If you’ve spent any time at all around a coffee shop, you may have heard the terminology “fair trade coffee”. Maybe you passed it off as just another fancy word us coffee drinkers say to sound like an even fancier coffee drinker. “Grande, half caf, macchiato.” You know, that coffee lingo. We all know it’s just a different way to say you want your coffee bigger, sweeter, decaffeinated, etc. But they sound fancier.
Fair trade coffee is not one of those phrases.
What Is Fair Trade Coffee?
Fair trade coffee is certified as having been produced to fair trade standards. It tells you the farmer who grew that coffee received a fair price for it. This benefits not only that farmer, but the communities involved as well as the environment. Buying fair trade coffee supports a better life for farming families because it pays them fairly for their work or product. It also puts systems in place to ensure responsible use and protection of the natural environment the coffee is grown on through sustainable practices and land conservation.
Fair trade coffee farmers are empowered because they are able to market their own products through direct international buyers. These farmers are able to manage their businesses and set their own prices and business practices in order to compete in the global fair trade coffee marketplace. Since they are paid a fair price for their product they then have the resources to invest in their families’ health and education, invest back into their business as well as continue to protect the environment with their environmental stewardship practices.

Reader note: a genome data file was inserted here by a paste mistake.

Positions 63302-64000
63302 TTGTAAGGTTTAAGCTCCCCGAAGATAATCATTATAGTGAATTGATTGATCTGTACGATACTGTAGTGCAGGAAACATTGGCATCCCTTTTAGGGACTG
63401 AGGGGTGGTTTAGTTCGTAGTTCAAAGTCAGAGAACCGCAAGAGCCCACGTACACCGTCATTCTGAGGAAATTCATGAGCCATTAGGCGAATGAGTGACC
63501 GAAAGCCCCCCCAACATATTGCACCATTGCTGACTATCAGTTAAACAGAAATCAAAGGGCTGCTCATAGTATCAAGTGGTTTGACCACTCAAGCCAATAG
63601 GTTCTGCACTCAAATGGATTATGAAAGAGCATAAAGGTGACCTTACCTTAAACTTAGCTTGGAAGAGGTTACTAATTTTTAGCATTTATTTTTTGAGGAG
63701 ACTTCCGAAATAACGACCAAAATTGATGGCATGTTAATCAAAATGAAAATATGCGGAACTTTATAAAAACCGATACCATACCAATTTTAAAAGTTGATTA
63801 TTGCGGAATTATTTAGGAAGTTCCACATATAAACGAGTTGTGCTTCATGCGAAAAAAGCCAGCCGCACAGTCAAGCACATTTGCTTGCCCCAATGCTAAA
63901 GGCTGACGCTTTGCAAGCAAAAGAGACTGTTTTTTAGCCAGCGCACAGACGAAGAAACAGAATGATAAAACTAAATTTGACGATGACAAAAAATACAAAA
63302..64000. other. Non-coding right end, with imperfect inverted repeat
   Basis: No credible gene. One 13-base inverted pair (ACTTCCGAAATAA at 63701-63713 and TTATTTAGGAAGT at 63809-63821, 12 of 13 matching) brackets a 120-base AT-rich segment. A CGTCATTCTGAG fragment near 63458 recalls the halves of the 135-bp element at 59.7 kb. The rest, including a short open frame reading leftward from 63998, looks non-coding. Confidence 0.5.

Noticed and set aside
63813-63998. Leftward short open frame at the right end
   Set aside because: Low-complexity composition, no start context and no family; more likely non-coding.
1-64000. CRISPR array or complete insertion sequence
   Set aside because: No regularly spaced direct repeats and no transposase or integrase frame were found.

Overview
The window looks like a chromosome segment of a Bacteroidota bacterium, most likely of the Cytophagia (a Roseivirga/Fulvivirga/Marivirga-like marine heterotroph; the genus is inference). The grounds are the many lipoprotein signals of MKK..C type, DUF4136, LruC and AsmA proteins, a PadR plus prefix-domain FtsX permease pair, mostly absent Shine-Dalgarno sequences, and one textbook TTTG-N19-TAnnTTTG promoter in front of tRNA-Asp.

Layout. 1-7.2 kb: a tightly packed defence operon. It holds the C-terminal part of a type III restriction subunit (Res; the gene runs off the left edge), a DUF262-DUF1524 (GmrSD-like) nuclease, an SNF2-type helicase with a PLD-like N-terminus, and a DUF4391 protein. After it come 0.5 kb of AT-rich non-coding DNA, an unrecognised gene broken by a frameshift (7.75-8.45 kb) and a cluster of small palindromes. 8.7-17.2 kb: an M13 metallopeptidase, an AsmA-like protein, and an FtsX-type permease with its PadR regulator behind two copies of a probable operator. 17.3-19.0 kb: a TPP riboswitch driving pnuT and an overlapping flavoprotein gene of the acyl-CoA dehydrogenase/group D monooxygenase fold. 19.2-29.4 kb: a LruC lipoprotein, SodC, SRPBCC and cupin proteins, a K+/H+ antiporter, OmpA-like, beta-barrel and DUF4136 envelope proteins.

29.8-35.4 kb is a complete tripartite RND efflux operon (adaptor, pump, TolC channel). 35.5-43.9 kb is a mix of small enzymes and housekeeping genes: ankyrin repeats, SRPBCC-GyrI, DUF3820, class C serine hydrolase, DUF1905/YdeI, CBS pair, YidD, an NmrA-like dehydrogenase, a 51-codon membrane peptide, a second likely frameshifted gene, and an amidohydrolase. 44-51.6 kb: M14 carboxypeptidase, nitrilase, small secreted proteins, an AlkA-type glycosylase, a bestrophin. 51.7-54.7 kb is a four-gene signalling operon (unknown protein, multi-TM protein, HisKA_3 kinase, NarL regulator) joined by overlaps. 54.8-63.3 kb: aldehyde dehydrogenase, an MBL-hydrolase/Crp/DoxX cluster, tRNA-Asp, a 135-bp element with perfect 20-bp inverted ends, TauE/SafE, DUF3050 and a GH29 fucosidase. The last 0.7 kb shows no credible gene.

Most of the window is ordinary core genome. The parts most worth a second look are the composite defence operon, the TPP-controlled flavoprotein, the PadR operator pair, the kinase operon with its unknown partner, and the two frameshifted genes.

Fair Trade Coffee Benefits
- It tastes great!
- Fair trade coffee production is more balanced and sustainable
- Ensures fair pay to the farmers and workers producing the coffee
- It encourages men and women to be empowered in the coffee farming industry
- Improves economy in locations where coffee is grown
- Working conditions are held to a safer standard
- Puts into practice measurements for land conservation
- Helps slow and decrease effects of climate change
The Price of Fair Trade Coffee
You may be thinking, “Okay, sounds great. Who am I to turn down something that is so great for the earth and my fellow man… but how much is this going to cost me?”.
Does fair trade coffee cost more than regular brands?
You might assume that if something is fair trade certified it comes with a higher price tag. And yes, pound per pound you may pay more for a fair trade certified coffee. This depends largely on the brand you buy from. But don’t feel like you need to choose between supporting a worker’s rights to fair pay and giving yourself a fair purchase price on your beloved beans.
For example, imagine you buy a one pound bag of non fair trade coffee beans for $9.00. The coffee farmer or producer gets, let’s say, $0.60. And the rest goes to the retailer and the supply chain. But a fair trade coffee brand ensures that every certified coffee organization earns at least $1.40 per pound, which is about 40 percent more than the current market price.